NEW YORK (TheStreet) -- President Obama has been touting an improving economy, even as he pleads for more "emergency" jobless benefits. The December jobs report will help indicate whether things are really getting better, or the president should fess up -- after five years, his economic policies are not doing enough to fire up growth and create jobs.
Recent data indicate the economy has neither been improving nor is there any new emergency. During the three months ending in November, the Labor Department estimates the economy added 193,000 jobs each month, whereas during the first three months of 2013, the monthly count was 207,000.
The economy did expand at a strong 4.1% pace in the third quarter, but some 40% of that growth was in stock-building. Retailers and others filling shelves and warehouses with goods customers did not buy, but scored that stock by GDP accountants as "inventory investment." Hence, most economists expect businesses to adjust purchases and for growth to slow to something in the range of 2.5% -- only marginally better than the pace set since the recovery began in 2009.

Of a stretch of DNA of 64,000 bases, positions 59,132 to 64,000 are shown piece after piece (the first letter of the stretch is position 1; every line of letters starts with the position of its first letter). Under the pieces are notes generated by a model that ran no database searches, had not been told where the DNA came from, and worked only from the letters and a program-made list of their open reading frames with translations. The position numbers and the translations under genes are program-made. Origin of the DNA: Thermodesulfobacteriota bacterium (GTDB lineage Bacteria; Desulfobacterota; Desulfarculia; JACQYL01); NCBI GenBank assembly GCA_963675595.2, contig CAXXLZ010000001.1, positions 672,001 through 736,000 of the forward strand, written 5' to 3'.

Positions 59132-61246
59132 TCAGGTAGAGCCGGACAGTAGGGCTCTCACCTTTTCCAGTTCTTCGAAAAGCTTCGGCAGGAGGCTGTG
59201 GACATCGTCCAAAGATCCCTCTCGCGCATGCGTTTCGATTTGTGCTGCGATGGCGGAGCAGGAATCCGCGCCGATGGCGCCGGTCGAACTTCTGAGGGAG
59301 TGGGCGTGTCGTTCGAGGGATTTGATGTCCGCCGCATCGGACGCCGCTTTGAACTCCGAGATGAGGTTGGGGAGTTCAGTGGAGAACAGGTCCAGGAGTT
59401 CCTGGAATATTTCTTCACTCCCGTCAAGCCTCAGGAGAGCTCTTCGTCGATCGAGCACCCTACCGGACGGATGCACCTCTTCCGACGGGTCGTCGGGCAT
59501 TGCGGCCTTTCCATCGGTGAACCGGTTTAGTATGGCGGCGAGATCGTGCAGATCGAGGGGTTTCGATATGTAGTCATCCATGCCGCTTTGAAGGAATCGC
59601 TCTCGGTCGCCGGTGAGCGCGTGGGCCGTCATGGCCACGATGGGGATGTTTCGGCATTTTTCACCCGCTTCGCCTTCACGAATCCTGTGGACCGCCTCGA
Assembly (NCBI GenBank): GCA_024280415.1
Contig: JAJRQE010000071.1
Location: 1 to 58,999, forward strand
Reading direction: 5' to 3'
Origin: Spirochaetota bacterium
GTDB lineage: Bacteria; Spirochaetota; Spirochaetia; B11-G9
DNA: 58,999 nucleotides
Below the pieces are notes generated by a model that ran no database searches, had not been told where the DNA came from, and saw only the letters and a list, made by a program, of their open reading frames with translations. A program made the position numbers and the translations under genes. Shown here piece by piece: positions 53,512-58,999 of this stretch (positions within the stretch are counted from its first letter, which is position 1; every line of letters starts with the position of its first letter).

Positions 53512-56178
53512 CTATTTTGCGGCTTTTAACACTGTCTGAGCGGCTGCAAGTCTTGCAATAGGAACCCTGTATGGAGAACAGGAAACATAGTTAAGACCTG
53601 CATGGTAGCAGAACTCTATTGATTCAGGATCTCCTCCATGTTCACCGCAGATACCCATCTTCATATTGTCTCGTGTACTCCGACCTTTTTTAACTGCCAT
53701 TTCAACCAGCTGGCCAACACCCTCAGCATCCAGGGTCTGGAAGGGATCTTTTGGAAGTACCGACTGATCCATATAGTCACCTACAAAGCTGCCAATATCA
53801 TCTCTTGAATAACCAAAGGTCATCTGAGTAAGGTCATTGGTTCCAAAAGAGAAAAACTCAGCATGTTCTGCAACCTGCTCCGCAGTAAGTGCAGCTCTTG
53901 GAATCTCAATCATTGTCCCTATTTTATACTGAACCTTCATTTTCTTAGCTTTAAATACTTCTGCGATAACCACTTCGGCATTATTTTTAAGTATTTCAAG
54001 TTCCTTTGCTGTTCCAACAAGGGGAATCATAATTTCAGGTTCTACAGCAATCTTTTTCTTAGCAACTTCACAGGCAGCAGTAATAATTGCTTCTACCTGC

Industry surveys indicate retail sales did pick up in December, but retailers cleared out inventories by slashing prices. Hence, Chinese and Korean exporters made lots of money sending clothes and electronics to American holiday shoppers, but U.S. businesses did not profit much marking up those goods for sale to consumers. That generates little reason for optimism about future hiring.
On the plus side, housing remains strong, but much has been driven by investors from abroad seeking a politically secure parking place for wealth by purchasing real estate in Manhattan, the more elegant sections of other cities and warm weather properties in Florida and southern California. Importantly, young families, who compose the vast majority of first-time home buyers and domestic additions to demand and price push have remained on the sidelines.
Forecasters expect the Labor Department to report the economy created about 200,000 in December -- not much improvement or much decline from the record of recent months.